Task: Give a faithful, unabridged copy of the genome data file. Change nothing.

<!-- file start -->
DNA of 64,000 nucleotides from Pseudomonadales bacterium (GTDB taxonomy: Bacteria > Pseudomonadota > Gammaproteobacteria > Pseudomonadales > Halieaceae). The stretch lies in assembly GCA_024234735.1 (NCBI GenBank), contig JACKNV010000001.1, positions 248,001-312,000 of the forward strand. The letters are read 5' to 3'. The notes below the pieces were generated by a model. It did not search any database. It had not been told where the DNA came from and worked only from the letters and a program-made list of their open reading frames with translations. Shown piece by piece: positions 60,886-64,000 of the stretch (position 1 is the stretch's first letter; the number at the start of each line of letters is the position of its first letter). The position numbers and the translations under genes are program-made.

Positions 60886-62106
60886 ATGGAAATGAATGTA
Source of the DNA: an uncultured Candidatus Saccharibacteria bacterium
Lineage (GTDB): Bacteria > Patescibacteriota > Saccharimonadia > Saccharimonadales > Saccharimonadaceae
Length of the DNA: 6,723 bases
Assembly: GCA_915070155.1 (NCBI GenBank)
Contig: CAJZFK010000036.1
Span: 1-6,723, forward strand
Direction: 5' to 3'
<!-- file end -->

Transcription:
DNA of 64,000 nucleotides from Pseudomonadales bacterium (GTDB taxonomy: Bacteria > Pseudomonadota > Gammaproteobacteria > Pseudomonadales > Halieaceae). The stretch lies in assembly GCA_024234735.1 (NCBI GenBank), contig JACKNV010000001.1, positions 248,001-312,000 of the forward strand. The letters are read 5' to 3'. The notes below the pieces were generated by a model. It did not search any database. It had not been told where the DNA came from and worked only from the letters and a program-made list of their open reading frames with translations. Shown piece by piece: positions 60,886-64,000 of the stretch (position 1 is the stretch's first letter; the number at the start of each line of letters is the position of its first letter). The position numbers and the translations under genes are program-made.

Positions 60886-62106
60886 ATGGAAATGAATGTA
Source of the DNA: an uncultured Candidatus Saccharibacteria bacterium
Lineage (GTDB): Bacteria > Patescibacteriota > Saccharimonadia > Saccharimonadales > Saccharimonadaceae
Length of the DNA: 6,723 bases
Assembly: GCA_915070155.1 (NCBI GenBank)
Contig: CAJZFK010000036.1
Span: 1-6,723, forward strand
Direction: 5' to 3'